This article may contain affiliate links.

Many children with special needs experience bullying, and often they and their families are unsure of how to handle it and the best way to overcome the effects of bullying. Today I am interviewing an expert on the topic who has advice for all of us.

Annie Fox, M.Ed. is an award-winning author, app developer, and youth empowerment activist. Her books include [easyazon-link asin=”1575421739″ locale=”us”]Too Stressed to Think?: A Teen Guide to Staying Sane When Life Makes You Crazy[/easyazon-link] and the [easyazon-link asin=”1575423022″ locale=”us”]Be Confident in Who You Are (Middle School Confidential Series)[/easyazon-link]. You can learn more about Annie’s work with students, parents and teachers at You can also join the discussion about bullying solutions by liking her Facebook page, Cruel’s Not Cool. She graciously agreed to answer a few questions for Special-Ism.

  • I love your resource page, Cruel’s Not Cool on your site and your interactive Facebook page by the same name. I know you have been working with children, parents, and teachers for years. What lead to your bullying prevention focus?  
  • Annie: It’s not like I was bullied growing up… though one of my brothers seemed to really enjoy pushing my buttons! On a basic level, I believe my interest in fairness and social justice comes from being Jewish, as well as being the youngest in my family. I have always identified with people (children and adults) who are getting the short-end of the stick. But I really found my calling 15 years ago when we launched my teen website:, and e-mail questions poured in from kids around the world. From the very beginning up through… this morning… a large percentage of the queries I get have to do with peer conflicts. So I began thinking about what I could do, through my writing, to help kids, tweens, teens, develop more awareness about the choices they make. I teach Social Intelligence skill-building, so kids start paying more attention to their own feelings and the feelings of others. I help them understand that while they cannot control anyone else’s behavior, they do have more control than they think over their attitude and their responses to what’s going on around them.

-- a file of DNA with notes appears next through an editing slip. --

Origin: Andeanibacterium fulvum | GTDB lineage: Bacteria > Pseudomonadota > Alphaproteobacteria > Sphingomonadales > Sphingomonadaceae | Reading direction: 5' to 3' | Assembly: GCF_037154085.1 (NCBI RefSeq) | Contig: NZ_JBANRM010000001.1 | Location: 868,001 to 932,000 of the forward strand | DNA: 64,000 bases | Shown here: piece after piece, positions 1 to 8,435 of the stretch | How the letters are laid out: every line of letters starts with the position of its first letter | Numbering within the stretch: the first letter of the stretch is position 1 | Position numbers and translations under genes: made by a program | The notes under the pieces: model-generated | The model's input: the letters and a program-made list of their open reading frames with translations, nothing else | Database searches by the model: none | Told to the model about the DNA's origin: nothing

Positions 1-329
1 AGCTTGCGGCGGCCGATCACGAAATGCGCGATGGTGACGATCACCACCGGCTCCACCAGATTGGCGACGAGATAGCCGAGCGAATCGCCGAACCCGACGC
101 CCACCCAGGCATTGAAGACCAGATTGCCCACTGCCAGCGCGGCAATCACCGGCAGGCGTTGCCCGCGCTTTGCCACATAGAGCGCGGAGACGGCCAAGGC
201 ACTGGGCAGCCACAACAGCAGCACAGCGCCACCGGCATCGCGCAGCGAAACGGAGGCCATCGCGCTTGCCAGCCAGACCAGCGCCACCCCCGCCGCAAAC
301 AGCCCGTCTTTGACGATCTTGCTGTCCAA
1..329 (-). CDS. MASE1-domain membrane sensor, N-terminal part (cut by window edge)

• I agree with your FB statement, “There is no one single solution to bullying that fits all.” How do you suggest schools work to figure out what will work best when they are implementing a bully prevention program?